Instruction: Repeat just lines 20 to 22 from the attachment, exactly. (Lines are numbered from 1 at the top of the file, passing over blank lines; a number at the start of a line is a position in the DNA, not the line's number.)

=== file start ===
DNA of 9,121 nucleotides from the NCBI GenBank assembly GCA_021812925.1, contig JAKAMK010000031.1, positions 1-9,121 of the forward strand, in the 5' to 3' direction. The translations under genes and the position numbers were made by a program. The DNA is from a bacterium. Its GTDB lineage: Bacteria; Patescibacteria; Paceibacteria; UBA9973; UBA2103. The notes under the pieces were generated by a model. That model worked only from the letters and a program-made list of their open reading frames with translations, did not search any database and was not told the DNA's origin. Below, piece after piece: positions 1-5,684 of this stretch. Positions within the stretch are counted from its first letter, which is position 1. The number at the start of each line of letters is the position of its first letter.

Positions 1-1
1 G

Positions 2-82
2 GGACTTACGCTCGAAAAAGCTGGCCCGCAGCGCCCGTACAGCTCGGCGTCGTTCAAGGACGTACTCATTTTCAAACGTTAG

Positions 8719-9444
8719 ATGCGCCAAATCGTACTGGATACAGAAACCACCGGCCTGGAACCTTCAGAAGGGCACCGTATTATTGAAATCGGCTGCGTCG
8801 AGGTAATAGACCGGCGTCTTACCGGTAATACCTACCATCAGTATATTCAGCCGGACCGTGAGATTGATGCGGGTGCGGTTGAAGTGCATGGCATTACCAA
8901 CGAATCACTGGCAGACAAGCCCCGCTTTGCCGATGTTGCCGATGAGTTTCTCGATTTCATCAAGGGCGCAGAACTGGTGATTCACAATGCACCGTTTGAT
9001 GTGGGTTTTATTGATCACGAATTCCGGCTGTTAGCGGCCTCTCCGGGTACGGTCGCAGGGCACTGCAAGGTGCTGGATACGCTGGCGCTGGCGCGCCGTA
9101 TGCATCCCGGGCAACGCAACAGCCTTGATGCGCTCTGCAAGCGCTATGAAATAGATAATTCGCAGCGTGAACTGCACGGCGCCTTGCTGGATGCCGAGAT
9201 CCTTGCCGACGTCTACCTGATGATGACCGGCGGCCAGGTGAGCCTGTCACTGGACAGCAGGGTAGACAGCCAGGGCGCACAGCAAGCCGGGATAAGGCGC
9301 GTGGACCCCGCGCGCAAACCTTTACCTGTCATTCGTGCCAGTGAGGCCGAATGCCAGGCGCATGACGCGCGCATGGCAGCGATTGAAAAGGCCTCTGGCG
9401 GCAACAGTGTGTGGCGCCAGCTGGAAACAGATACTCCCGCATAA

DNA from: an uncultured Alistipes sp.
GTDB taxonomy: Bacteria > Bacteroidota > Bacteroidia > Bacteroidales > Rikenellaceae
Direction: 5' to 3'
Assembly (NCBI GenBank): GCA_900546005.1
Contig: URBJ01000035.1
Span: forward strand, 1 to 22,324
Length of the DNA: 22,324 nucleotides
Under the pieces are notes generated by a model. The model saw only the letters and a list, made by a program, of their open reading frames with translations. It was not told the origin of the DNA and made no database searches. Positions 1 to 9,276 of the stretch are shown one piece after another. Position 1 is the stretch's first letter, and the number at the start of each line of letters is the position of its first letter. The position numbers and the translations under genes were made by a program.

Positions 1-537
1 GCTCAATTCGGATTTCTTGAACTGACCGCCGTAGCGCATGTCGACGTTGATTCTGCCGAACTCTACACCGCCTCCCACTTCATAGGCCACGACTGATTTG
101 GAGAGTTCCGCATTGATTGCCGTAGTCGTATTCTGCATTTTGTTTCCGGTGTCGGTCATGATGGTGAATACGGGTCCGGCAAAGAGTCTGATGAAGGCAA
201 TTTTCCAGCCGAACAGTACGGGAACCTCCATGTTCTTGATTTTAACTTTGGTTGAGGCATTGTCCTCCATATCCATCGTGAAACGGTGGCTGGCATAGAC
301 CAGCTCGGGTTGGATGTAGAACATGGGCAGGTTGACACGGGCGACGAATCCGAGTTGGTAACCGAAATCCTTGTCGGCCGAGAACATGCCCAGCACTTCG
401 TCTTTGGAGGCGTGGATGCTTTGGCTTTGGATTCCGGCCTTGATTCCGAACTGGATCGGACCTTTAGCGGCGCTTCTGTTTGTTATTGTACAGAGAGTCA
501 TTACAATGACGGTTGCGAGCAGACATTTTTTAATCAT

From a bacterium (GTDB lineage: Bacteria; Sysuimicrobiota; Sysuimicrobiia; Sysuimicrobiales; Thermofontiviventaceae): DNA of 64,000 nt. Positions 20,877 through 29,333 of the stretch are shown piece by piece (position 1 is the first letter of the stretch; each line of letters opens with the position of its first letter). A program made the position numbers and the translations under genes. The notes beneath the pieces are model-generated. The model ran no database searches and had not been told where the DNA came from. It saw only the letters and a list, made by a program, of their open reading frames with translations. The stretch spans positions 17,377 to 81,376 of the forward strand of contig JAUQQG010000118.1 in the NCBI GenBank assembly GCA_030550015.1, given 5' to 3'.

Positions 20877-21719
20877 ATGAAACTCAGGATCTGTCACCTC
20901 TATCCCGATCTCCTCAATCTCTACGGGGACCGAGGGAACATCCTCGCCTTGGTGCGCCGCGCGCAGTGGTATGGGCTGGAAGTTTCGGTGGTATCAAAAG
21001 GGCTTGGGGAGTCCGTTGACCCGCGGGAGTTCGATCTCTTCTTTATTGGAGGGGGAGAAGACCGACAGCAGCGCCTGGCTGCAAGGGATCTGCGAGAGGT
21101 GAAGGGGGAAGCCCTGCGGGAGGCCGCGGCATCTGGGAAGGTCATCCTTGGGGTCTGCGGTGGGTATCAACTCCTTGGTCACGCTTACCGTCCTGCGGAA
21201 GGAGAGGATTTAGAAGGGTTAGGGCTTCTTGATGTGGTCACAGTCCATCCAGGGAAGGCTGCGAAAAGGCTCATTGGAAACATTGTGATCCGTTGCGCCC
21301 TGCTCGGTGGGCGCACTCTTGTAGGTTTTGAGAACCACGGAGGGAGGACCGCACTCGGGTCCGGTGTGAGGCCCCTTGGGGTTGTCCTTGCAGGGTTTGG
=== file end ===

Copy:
Span: forward strand, 1 to 22,324
Length of the DNA: 22,324 nucleotides
Under the pieces are notes generated by a model. The model saw only the letters and a list, made by a program, of their open reading frames with translations. It was not told the origin of the DNA and made no database searches. Positions 1 to 9,276 of the stretch are shown one piece after another. Position 1 is the stretch's first letter, and the number at the start of each line of letters is the position of its first letter. The position numbers and the translations under genes were made by a program.